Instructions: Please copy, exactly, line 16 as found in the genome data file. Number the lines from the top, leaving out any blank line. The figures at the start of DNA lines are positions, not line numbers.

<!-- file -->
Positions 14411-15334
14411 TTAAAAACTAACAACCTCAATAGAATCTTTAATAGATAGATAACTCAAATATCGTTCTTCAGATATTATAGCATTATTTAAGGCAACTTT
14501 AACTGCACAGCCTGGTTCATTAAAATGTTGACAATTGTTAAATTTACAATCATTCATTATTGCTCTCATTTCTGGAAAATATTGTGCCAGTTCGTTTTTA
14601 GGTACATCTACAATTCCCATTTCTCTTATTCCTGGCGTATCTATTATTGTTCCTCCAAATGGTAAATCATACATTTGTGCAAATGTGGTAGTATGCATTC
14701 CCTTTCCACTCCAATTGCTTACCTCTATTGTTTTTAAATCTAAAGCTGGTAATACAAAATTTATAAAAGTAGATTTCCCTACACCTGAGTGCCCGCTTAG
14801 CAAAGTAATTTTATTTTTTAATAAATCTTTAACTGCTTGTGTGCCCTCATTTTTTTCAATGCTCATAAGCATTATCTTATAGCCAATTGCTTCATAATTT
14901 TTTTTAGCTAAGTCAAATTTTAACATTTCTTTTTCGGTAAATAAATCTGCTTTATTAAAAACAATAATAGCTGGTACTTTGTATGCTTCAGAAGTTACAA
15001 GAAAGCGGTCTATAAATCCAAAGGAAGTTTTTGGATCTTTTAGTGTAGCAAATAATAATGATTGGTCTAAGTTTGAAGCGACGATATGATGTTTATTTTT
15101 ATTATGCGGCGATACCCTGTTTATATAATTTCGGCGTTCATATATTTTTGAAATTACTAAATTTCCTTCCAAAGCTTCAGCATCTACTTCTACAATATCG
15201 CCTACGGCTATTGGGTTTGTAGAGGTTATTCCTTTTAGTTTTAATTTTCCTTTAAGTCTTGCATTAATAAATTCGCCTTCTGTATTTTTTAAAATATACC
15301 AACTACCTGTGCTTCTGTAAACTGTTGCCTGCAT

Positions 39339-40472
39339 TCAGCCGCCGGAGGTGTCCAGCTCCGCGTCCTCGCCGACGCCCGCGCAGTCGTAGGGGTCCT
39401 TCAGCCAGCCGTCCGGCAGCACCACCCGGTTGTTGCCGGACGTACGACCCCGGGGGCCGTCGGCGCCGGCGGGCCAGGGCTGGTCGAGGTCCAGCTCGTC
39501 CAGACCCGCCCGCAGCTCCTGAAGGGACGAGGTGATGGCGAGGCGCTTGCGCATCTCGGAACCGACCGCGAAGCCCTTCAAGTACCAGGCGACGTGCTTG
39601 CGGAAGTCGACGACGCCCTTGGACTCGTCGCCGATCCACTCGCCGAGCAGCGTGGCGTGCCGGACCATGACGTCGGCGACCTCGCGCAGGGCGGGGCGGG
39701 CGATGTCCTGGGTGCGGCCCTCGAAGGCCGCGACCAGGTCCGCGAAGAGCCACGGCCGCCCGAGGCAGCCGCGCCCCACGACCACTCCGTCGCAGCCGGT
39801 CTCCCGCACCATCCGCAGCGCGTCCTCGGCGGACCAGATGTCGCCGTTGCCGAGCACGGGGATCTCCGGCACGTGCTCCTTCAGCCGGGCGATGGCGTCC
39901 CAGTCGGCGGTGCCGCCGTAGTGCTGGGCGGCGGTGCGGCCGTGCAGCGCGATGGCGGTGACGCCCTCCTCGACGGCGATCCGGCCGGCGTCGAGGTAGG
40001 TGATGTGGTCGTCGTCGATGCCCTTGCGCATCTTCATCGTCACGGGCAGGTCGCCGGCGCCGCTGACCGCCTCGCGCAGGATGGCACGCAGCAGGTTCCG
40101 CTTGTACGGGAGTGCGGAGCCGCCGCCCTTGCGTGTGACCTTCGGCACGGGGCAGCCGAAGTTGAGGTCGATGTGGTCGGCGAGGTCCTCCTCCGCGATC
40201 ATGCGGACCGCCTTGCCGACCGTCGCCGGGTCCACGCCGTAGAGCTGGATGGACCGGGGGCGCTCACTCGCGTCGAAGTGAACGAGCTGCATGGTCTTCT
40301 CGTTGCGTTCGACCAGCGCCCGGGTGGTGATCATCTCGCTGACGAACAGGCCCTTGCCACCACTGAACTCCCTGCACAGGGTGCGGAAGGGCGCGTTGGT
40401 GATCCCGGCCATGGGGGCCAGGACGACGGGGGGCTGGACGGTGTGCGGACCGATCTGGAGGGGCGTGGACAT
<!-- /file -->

39601 CGGAAGTCGACGACGCCCTTGGACTCGTCGCCGATCCACTCGCCGAGCAGCGTGGCGTGCCGGACCATGACGTCGGCGACCTCGCGCAGGGCGGGGCGGG